Have a song that you want people to hear at your funeral?

Let your loved ones know. Create a free Cake end-of-life planning profile and share your wishes instantly.

What do you do after someone dies?

Follow the guidance of our post loss checklist.


Best Uplifting David Bowie Funeral songs

When it comes to what to expect at a funeral, there’s no one way to feel. Sometimes you need an uplifting song to remind you that life goes on or to evoke the memory of your loved one. You can check out our picks for the best uplifting songs for a funeral.

13. “Heroes” from Heroes

“Heroes” might not have been a huge hit in the UK or the US after its initial release in 1977, but it’s certainly one of Bowie’s most memorable songs today.

Inspired by the sight of Bowie’s producer embracing his lover by the Berlin Wall, this is a song about lovers surviving through the good and the bad. 

14. “Starman” from Ziggy Stardust

The Ziggy Stardust album follows the story of Ziggy. In “Starman,” a radio broadcast tells listeners that the end of the world might only be 5 years away, but salvation is waiting in the sky. 

15. “Rebel Rebel” from Diamond Dogs

One of Bowie’s most covered songs, “Rebel Rebel” is perfect for any rock-and-roller. The song itself tells the story of a man who rebels against his family by wearing makeup and women’s clothes, hinting at the glam music scene in the 1970s. 

16. “Modern Love” from Let’s Dance

“Modern Love” is a song about how the things we love change over time. The call-and-response vocal arrangement urges action, bringing the audience up with him in his fight for happiness. 

17. “Changes” from Hunky Dory

“Changes” is an anthem for stepping out of your comfort zone and being unapologetically who you are. For a memorial service, “Changes” reveals not only how “time may change me,” but also how we can stand strong in the face of adversity. 

18. “Diamond Dogs” from Diamond Dogs

Another rock-and-roll favorite is “Diamond Dogs.” All about the coolest guy who is always looking for the next party, this is an exciting song for the young at heart.  

19. “The Width of a Circle” from The Man Who Sold the World

This song is half rock-and-roll and half heavy metal. Though quieter in nature, it builds to a crescendo, highlighting the story of a narrator who encounters a supernatural being. This is a love song to rock-and-roll for true rock fans. 

20. “Golden Years” from Station to Station

With a not-so-subtle nod to the funk music of the 70s, Bowie’s “Golden Years” urges the narrator to take advantage of the time they have. He sings, “Never look back, walk tall, act fine” because he’ll be with the listener for their “golden years” and beyond.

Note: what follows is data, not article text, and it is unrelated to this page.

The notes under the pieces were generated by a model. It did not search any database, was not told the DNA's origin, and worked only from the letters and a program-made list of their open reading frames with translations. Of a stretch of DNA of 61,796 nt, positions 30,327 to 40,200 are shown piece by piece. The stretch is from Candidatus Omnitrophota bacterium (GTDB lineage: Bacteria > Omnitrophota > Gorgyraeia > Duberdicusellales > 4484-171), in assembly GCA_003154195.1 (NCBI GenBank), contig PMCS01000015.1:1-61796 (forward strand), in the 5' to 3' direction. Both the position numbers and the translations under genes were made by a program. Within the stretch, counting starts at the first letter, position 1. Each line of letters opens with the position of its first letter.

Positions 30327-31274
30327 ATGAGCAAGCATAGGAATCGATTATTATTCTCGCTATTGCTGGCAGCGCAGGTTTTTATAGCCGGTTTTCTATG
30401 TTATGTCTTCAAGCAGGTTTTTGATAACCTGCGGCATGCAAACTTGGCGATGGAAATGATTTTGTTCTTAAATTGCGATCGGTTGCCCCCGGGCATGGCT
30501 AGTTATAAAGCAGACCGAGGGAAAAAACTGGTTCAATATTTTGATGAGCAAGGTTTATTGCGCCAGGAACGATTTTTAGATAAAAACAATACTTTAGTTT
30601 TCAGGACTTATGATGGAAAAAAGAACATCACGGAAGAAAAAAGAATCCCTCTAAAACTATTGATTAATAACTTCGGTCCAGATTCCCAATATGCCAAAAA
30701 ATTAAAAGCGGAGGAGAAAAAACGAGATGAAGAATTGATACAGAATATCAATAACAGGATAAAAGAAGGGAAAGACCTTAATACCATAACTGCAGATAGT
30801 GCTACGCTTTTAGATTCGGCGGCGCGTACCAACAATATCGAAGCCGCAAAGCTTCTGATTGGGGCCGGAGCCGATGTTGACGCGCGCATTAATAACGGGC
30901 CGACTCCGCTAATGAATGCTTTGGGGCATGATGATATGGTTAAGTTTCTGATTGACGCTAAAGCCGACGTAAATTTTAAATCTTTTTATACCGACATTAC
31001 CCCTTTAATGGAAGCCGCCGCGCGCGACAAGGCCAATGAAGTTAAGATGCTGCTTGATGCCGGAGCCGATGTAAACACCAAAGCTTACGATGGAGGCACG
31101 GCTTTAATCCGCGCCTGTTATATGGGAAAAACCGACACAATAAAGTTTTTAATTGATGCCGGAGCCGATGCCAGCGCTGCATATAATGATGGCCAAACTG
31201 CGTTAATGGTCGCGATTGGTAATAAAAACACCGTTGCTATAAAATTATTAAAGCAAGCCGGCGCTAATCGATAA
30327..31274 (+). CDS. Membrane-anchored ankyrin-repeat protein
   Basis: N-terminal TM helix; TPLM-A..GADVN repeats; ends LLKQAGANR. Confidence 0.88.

21. “Ziggy Stardust” from The Rise and Fall of Ziggy Stardust

The fictional Ziggy grows too conceited, so his band (“The Spiders From Mars”) plans to get revenge on him. “Ziggy Stardust” is a silly song that leans into theatrics and storytelling, a gentle reminder not to take life too seriously.  

22. “Win” from Young Americans

This song about winning reminds us that life isn’t so complicated after all. “All you’ve got to do is win,” so now it’s up to you to just go do it. What are you waiting for?

23. “She’s Got Medals” from David Bowie

“She’s Got Medals” jokes about a woman who poses as a man to join the army during the war. This song is a reminder that everyone has hidden secrets and histories. 

24. “Under Pressure” from Hot Spice

David Bowie famously appeared as a guest artist on Queen’s “Under Pressure.” Despite the song’s title, this song provides relief with an upbeat melody and memorable lyrics. 

25. “Dancing in the Street” for Live Aid

Originally sung by Martha and the Vandellas, “Dancing in the Street” is one of Bowie’s best-known covers. Covered with Mick Jagger, this song brings people together.

Remembering Through David Bowie

Bowie’s music left a lasting impression on many. His music tackles larger than life themes, from space travel to life after death. Because of this, his songs are a popular choice for funerals, memorials, and any celebration of life

Whether Bowie is one of your favorite artists or a favorite of your loved one, you can’t go wrong with any of the song choices above. From his biggest hits to hidden tracks, he has something for everyone. 

If you're looking for more, you can check out our picks for the best rock songs for a funeral.

Categories:

Icons sourced from FlatIcon.